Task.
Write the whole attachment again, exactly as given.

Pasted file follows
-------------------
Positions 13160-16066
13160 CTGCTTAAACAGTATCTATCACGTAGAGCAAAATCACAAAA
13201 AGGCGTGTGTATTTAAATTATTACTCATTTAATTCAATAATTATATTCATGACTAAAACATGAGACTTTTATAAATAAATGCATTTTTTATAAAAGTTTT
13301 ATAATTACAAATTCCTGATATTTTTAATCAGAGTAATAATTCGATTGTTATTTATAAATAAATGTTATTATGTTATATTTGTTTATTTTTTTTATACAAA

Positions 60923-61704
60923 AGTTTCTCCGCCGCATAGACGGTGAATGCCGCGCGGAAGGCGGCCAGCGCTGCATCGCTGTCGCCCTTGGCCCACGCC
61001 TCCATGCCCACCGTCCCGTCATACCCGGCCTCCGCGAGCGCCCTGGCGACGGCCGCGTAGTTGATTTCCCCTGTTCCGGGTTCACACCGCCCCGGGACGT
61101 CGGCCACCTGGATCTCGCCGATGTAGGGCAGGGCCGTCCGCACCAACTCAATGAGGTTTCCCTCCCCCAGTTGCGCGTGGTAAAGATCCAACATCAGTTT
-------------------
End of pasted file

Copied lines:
Positions 13160-16066
13160 CTGCTTAAACAGTATCTATCACGTAGAGCAAAATCACAAAA
13201 AGGCGTGTGTATTTAAATTATTACTCATTTAATTCAATAATTATATTCATGACTAAAACATGAGACTTTTATAAATAAATGCATTTTTTATAAAAGTTTT
13301 ATAATTACAAATTCCTGATATTTTTAATCAGAGTAATAATTCGATTGTTATTTATAAATAAATGTTATTATGTTATATTTGTTTATTTTTTTTATACAAA

Positions 60923-61704
60923 AGTTTCTCCGCCGCATAGACGGTGAATGCCGCGCGGAAGGCGGCCAGCGCTGCATCGCTGTCGCCCTTGGCCCACGCC
61001 TCCATGCCCACCGTCCCGTCATACCCGGCCTCCGCGAGCGCCCTGGCGACGGCCGCGTAGTTGATTTCCCCTGTTCCGGGTTCACACCGCCCCGGGACGT
61101 CGGCCACCTGGATCTCGCCGATGTAGGGCAGGGCCGTCCGCACCAACTCAATGAGGTTTCCCTCCCCCAGTTGCGCGTGGTAAAGATCCAACATCAGTTT